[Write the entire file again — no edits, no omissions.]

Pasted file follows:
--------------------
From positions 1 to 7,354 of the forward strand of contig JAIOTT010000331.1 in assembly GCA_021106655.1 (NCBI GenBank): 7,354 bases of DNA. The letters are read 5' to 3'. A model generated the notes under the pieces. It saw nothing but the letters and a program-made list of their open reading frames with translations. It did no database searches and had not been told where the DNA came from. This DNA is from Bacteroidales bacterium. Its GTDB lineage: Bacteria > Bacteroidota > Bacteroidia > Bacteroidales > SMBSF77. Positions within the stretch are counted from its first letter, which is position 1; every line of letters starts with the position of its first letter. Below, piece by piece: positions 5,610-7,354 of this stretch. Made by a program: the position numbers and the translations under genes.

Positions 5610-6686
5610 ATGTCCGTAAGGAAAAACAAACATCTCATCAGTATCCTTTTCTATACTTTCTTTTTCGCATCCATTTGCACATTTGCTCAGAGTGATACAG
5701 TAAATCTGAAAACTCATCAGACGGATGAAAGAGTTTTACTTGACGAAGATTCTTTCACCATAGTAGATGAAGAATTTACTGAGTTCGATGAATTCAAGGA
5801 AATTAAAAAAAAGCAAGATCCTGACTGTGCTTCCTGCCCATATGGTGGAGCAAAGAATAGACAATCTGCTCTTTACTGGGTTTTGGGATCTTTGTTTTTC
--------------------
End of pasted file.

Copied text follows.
From positions 1 to 7,354 of the forward strand of contig JAIOTT010000331.1 in assembly GCA_021106655.1 (NCBI GenBank): 7,354 bases of DNA. The letters are read 5' to 3'. A model generated the notes under the pieces. It saw nothing but the letters and a program-made list of their open reading frames with translations. It did no database searches and had not been told where the DNA came from. This DNA is from Bacteroidales bacterium. Its GTDB lineage: Bacteria > Bacteroidota > Bacteroidia > Bacteroidales > SMBSF77. Positions within the stretch are counted from its first letter, which is position 1; every line of letters starts with the position of its first letter. Below, piece by piece: positions 5,610-7,354 of this stretch. Made by a program: the position numbers and the translations under genes.

Positions 5610-6686
5610 ATGTCCGTAAGGAAAAACAAACATCTCATCAGTATCCTTTTCTATACTTTCTTTTTCGCATCCATTTGCACATTTGCTCAGAGTGATACAG
5701 TAAATCTGAAAACTCATCAGACGGATGAAAGAGTTTTACTTGACGAAGATTCTTTCACCATAGTAGATGAAGAATTTACTGAGTTCGATGAATTCAAGGA
5801 AATTAAAAAAAAGCAAGATCCTGACTGTGCTTCCTGCCCATATGGTGGAGCAAAGAATAGACAATCTGCTCTTTACTGGGTTTTGGGATCTTTGTTTTTC